We all remember the greats like Wilt Chamberlain, Julius Erving and Allen Iverson. 

But sometimes, the guys coming off the bench are remembered just as vividly.

With that in mind, we look back on the five greatest reserves in Sixers history:

5. World B. Free

Free’s name is so identifiable with the Sixers that it’s almost strange to think about the fact that he only played four seasons here. The team drafted him in the second round in 1975 out of Guilford College. He spent three seasons here during his first stint, averaging 13.6 points a game as a reserve. He was a key bench scorer for the 1976-77 team that took a 2-0 series lead on the Trail Blazers before ultimately losing in the Finals.

After the team traded him to the Clippers in 1978, Free became an All-Star and one of the best scorers in the league over the next decade. The trade worked out just fine for the Sixers, though. They used the first-round pick they acquired to draft Charles Barkley in 1984.

4. Lou Williams

Drafted in the second round out of high school, Williams’ career started off slow. He averaged just 9.2 minutes a game for the Sixers during his first two seasons. Williams then spent the next five seasons as a dynamic scorer off the bench, averaging 13.3 points a game. He was part of the “Show Ya Luv” Sixers that miraculously took the Celtics to seven games in the second round in 2011-12.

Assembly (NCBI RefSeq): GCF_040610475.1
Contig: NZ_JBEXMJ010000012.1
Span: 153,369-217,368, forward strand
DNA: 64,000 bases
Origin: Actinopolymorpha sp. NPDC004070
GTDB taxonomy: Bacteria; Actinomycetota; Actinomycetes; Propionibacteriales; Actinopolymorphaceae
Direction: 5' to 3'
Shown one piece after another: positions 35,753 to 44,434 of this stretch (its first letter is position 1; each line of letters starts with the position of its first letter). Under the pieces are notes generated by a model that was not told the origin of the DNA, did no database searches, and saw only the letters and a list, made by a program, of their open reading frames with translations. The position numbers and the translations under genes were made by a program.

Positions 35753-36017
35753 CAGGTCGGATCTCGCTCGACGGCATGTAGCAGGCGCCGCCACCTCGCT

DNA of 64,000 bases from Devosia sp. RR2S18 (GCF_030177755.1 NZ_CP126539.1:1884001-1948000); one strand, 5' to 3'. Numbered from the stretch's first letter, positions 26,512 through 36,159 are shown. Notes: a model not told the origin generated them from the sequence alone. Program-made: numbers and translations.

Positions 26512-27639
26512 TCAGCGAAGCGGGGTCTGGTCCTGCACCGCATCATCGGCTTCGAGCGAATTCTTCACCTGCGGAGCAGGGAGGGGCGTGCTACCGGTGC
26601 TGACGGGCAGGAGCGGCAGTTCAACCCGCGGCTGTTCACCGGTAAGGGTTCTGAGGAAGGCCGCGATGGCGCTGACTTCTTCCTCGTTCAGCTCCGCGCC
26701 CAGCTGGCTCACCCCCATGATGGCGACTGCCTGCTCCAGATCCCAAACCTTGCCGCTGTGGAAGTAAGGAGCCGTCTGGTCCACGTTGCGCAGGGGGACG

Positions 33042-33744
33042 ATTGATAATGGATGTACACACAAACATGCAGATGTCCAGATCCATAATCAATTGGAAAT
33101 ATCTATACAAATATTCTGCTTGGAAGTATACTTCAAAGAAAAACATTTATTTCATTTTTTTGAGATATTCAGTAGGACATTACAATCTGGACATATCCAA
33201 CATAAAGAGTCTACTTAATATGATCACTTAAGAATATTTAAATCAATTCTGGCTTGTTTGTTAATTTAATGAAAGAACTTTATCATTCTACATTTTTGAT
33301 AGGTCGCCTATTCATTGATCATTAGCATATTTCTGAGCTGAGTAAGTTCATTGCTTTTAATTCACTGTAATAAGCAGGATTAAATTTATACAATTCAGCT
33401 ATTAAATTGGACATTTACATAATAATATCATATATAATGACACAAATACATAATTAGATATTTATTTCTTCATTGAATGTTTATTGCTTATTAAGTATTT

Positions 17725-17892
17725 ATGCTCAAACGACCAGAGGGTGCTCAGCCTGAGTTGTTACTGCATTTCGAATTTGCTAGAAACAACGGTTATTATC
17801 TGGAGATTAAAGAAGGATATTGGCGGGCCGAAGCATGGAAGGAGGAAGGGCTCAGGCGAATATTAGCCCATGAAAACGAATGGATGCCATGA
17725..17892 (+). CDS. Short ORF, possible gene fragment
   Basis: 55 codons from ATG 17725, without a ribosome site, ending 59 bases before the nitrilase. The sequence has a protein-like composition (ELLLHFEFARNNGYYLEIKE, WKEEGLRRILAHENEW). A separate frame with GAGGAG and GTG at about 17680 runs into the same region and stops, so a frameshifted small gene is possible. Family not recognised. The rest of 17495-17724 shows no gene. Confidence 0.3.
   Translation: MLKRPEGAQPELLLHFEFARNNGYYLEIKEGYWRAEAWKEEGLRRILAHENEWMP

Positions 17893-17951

Since departing from the Sixers, Williams has become one of the best bench scorers in the NBA, capturing the league’s Sixth Man of the Year award three times. When his career is over, Williams will likely be regarded as one of the best reserves in NBA history.

 

3. Aaron McKie

Arguably the greatest Allen Iverson sidekick, the Philly native and Temple grad was acquired as part of the Jerry Stackhouse trade in 1997. The 17th overall pick in 1994, McKie bounced around during the early part of his career. The Sixers were his third team in four seasons ... but boy, did he take advantage of his homecoming. McKie spent parts of eight seasons with the Sixers, winning Sixth Man of the Year during the memorable 2000-01 season.

McKie retired in 2007 and is now the head coach at Temple. Iverson has talked on more than one occasion about the impact McKie had on his Hall of Fame career. 

2. Billy Cunningham

“The Kangaroo Kid” was taken fifth overall out of North Carolina and joined a loaded Sixers team in 1965. Hall of Famers Wilt Chamberlain, Hal Greer and Chet Walker were already in the mix. Because of that, Cunningham spent his first couple seasons as a reserve. He helped the team win a title 1966-67, averaging 18.5 points a game in the regular season and 19.7 in the Finals.

By 1968-69, Cunningham made his first All-Star team on his way to a Hall of Fame career. He’s also arguably the greatest coach in Sixers history, leading the team to its last title in 1983.

1. Bobby Jones

After making three All-Star teams in Denver, Jones was part of the trade that sent fellow All-Star George McGinnis to the Nuggets. “The Secretary of Defense” was a starter the next four seasons, helping the team reach the Finals twice in that span. In 1982-83, Jones agreed to come off the bench and the rest is history. Jones took home the NBA’s first ever Sixth Man of the Year award that season.

An 11-time All-Defensive Team pick, Jones retired as a Sixer in 1986 and was inducted into the Naismith Basketball Hall of Fame in 2019. The team has retired Jones’ No. 24.

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